• this might take, let’s say, a little time to filter through in some instances.

      Indeed. As the formal charging in Scotland of Marion Millar shows.

      I see parallels with postmodernist excess, up to and including the Sokal Hoax, insofar as intelligent and well intended people have been taken in by the absurd conflation that insisting on sex as biological and binary is ipso facto transphobic. The postmodern emphasis on ‘narrative’; and rejection as old fashioned, quaint and uncool all talk of an external reality – independent of our thought processes but in principle accessible by empirical methods – has served, as some prescient souls warned decades ago that it would, thoroughly reactionary ends.

      If there’s no knowable reality, then all manner of key principles are eroded – such as the distinction between being accused of something, and being found guilty of it! In recent times we have seen the chickens coming home to roost in new partnerships of ‘woke’ politics with reactionary forces. In Scotland alone think Alex Salmond, Craig Murray and now Marion Millar. Elsewhere, think Julian Assange!

  1. If there’s no knowable reality, then all manner of key principles are eroded – such as the distinction between being accused of something, and being found guilty of it!

    There’s a potential iconic poster with that statement on it just waiting for a suitable and fitting image to with it.

    Yet ironically and amazingly this is where the ‘progressive left’ have chosen to die in ditch on everyone else’s behalf taking everyone else with them. Behind every statement which exudes the erosion and obliteration of those key principles on this particular holy altar by so called “left” and “progressive” politicians (whether it’s AS, sex/gender, or even WMD’s – remember them?) there lies a vociferous and dishonest mob howling for more blood and human sacrifice. Deplatformng and slandering at will anyone who won’t Wheesh for Thatcherism.

  2. The postmodern emphasis on ‘narrative’; and rejection as old fashioned, quaint and uncool all talk of an external reality – independent of our thought processes but in principle accessible by empirical methods – has served, as some prescient souls warned decades ago that it would, thoroughly reactionary ends.

    Perhaps it was secretly devised by thoroughly reactionary people.

    • Perhaps it was secretly devised by thoroughly reactionary people.

      Maybe. But I’d favour an explanation premised on academics – the trendier ones idolised in France to a greater degree than in the more phlegmatic ivory towers my side of the Channel – pursuing ideas for their own sake, with little heed for consequence.

      Subsequently, those ideas gained sufficient traction to constitute an orthodoxy. Once that happens – and there have been astute and empirically grounded studies of the political economy not just of academia but of the life-cycles of ideas within it – they assume a momentum of their own.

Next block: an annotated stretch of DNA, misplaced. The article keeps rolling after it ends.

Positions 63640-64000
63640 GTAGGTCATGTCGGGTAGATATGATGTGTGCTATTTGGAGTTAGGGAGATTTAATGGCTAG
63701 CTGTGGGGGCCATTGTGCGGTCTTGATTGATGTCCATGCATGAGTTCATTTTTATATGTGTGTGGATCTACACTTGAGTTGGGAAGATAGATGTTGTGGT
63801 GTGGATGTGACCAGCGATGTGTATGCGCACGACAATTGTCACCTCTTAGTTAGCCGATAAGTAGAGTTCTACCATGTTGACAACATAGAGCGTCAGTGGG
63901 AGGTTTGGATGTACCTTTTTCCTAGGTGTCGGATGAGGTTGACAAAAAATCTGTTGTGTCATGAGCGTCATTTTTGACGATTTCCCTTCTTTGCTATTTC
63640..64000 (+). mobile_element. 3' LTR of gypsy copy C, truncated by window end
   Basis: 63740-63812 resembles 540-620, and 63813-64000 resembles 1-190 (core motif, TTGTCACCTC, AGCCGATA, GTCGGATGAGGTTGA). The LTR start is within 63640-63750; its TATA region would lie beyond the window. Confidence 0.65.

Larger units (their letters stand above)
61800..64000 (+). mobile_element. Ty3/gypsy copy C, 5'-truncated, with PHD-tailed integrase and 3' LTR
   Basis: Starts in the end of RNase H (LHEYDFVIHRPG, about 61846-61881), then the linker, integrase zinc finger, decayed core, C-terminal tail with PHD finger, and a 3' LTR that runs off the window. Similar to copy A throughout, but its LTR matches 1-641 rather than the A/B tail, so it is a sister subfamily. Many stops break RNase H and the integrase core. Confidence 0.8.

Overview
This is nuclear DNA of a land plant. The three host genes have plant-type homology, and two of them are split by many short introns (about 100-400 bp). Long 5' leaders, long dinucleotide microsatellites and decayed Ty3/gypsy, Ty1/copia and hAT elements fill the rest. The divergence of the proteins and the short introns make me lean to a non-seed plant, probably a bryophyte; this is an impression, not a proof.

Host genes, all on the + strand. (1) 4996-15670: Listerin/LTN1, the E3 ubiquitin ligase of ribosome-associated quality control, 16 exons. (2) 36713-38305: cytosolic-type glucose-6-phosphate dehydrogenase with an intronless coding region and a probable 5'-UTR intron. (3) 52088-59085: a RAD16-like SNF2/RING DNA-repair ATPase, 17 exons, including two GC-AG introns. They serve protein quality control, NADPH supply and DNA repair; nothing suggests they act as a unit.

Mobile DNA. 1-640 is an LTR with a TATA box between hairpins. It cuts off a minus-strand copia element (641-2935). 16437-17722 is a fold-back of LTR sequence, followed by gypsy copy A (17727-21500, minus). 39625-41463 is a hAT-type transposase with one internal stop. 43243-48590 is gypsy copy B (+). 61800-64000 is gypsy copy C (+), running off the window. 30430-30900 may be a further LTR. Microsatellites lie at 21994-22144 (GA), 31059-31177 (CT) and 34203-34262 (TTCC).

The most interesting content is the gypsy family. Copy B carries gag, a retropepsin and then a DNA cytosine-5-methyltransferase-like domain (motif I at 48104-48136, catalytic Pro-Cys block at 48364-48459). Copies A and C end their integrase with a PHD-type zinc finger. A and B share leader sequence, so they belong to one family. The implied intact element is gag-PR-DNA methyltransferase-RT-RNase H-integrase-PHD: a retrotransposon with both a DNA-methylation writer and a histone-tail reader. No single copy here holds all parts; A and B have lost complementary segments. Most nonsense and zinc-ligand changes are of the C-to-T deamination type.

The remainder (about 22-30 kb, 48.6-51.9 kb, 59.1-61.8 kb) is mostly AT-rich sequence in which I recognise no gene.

You’re doing a Ph.D? Excellent! Your supervisor is a postmodernist. Why? Cos if she ain’t, her chances of that up and coming professorship going to her become vanishingly small …

      And so it goes. Ironically, postmodernists often come close to grasping such processes. At their best, all they lack (though Michel Foucault embraced it in all but name) is the explanatory power of dialectical materialism.

      As in other arenas, I don’t rule out conspiracy – and these certainly take place in the corrupt processes by which appointments are made, access to resources granted or withheld. (For instance the Ivy League particle accelerators through which physicists in favour win Nobel Awards.) But in the main, here as in other arenas, systemic explanations suffice.

      • I agree that systemic explanations suffice, but that those processes are present and suffice does not demonstrate that no other processes are present. If say the CIA had an interest in how things develop in academia they would use ‘ astute and empirically grounded studies of the political economy not just of academia but of the life-cycles of ideas within it’ to influence the sytemic processes. They might even have commissioned those studies, through cut outs, for this purpose. They certainly have abundant means, motive and opportunity to do this so why would they neglect to do it? An astute conspirator would devise a long game which woorked symbiotically with the systemic behaviour you describe.
        Its like herding cattle to a slaughter house using the cattle’s herd instinct; if the cowboys were invisible you’d think the cattle instinctively made their way to the slaughter.